Clear as Mud

My parents often said that Asians — particularly Chinese — were “inscrutable.” Of course, they said this without telling me the meaning of the word which is pretty damned inscrutable of them, but…

They were right. But within Chinese conventions, the Chinese were, the longer I lived there, less and less inscrutable. I think my parents’ perception was based on cultural conventions. For Chinese, direct eye-contact can be considered rude. You don’t say, “No” you say, “I’m busy” or some other formulaic excuse that everyone around you (except the lumbering American teachers) knows means, “No.” It took about three months for Chinese inscrutability to disappear leaving only one mysterious and wonderful ability — the ability to be in a crowded room with Chinese people and feel a sense of solitude. Good solitude, not alienation. The Chinese have a word for this and I cannot remember what it is 😦 It’s a real thing.

When it came to inscrutability, no one was more inscrutable (to me) than my own mom.

Now I think we’re all inscrutable to each other a lot of the time. Along with cultural meaning, we have generational norms, gender norms, and individual perceptions, preoccupations, and who knows what else — we have individual paranoia mixed with the tendency to project things onto others. We have biological weirdness; we’re short, tall, fat, skinny, 12, 20, 50 and BEYOND. We have insoluble family problems. We have preferences and regionalities — truly, New York City is NOT the San Luis Valley. It just isn’t. We have different levels of education from different education systems. We have unconscious and conscious biases. We have ingrained religious and ethical belliefs even if we don’t practice a religion. We can have nearly identical political and philosophical beliefs and vote for candidates from the opposing parties. We don’t make sense. We know it, too. Laws, language, holidays, rituals, conventions — designed to make us more scrutable to each other, or so I think.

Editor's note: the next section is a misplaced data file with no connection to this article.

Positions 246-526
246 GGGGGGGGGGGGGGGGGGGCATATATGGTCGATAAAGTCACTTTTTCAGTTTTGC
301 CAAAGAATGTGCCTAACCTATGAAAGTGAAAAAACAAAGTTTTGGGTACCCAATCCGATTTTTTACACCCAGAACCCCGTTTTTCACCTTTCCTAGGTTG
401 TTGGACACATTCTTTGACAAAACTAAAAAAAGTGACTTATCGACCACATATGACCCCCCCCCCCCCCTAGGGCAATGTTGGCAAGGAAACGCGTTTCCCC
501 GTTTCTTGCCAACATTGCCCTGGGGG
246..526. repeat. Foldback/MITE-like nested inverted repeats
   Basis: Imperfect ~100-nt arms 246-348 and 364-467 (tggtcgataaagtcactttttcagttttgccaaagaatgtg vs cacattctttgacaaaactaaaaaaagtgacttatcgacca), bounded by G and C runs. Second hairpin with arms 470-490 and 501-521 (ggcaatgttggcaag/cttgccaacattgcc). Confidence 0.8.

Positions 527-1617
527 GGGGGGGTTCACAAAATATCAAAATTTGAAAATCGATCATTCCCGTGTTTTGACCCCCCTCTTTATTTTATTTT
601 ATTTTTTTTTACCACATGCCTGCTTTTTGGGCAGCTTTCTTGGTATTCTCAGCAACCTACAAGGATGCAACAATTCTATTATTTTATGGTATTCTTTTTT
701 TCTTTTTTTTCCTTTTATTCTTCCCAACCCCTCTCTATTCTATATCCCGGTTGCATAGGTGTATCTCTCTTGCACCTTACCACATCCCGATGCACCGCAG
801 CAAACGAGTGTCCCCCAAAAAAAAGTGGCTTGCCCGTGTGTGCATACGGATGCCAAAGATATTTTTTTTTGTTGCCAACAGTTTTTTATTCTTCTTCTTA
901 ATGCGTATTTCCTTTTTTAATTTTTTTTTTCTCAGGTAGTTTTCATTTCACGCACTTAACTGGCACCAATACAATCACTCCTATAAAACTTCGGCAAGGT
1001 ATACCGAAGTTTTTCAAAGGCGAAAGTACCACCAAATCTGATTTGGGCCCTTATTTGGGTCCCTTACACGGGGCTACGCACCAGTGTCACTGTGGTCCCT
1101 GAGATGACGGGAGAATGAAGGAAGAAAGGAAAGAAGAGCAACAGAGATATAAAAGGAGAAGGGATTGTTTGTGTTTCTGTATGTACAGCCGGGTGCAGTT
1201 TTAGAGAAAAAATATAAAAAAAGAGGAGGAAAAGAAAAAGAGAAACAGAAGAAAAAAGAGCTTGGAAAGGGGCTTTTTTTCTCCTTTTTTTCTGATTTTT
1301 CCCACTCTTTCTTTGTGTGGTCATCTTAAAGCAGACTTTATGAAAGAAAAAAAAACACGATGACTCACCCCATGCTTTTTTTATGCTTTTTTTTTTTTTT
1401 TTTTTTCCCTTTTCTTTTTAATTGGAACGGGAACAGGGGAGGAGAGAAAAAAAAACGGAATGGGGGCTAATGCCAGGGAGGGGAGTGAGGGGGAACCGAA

Add to this the fog that is tomorrow. We don’t know. All last summer I had this strange feeling that something was going to happen and I’d better hurry up and get my garage fixed, clear out stuff I didn’t want, put up a fence — it’s a pretty long list. I was anxious and felt like there was a gun at my head — OK a cap pistol, but I still didn’t want it to go off. And sure enough, at the end of the summer? My hip went south. I am pretty sure that was not new news for my body, but the messages sent to our brains from our bodies are sometimes inscrutable.

Fortunately, I live with dogs and they are not as inscrutable as people. If Bear hits me in the leg with her current favorite toy (right now it is a little, stuffed king) it means, “Play tug with me. When I let go, throw it so I can fetch.” What IS inscrutable is she ONLY plays fetch inside the house. I know her, so I understand. Inside there are no “messages” for her to read, while, outside, the world is full of important missives from various agents communicating all kinds of critical information that only Bear can understand.

So… I just don’t know. It’s all inscrutable. Even for the Central Scrutinizer.

10 thoughts on “Clear as Mud

  1. Love how your spent your summer responding to an inscrutable message. You knew on one level, and not on another. So often true, if we are willing to pay attention.

    • Yeah. I knew SOMETHING was going to happen. The only concrete knowledge I had of anything wrong was my garage had a hole (really) in the roof and my dog could get out of the yard and there was a bunch of boxes in the garage that had to be emptied. I went at all that like a fiend with an ever increasing sense of dread. So strange and interesting.

  2. And interesting write. Is it the older generation perhaps? My dad was always telling me about the inscrutable orientals, it was part of my home schooling, although I interpreted inscrutable as being something untransparent. as you say as clear as mud. I am not even sure if dad knew the meaning of inscrutable, he just liked the sound of it.

    • I definitely think it was their generation — my mom was really afraid when I took off for China because of the “inscrutable” orientals and what they might do to me. Maybe it was the war against the Japanese that affected her in this way.

  3. And that is why I love being around dogs so much more than people. The dogs I understand and are usually quite logical. The people? They need to start taking dog lessons.

Comments are closed.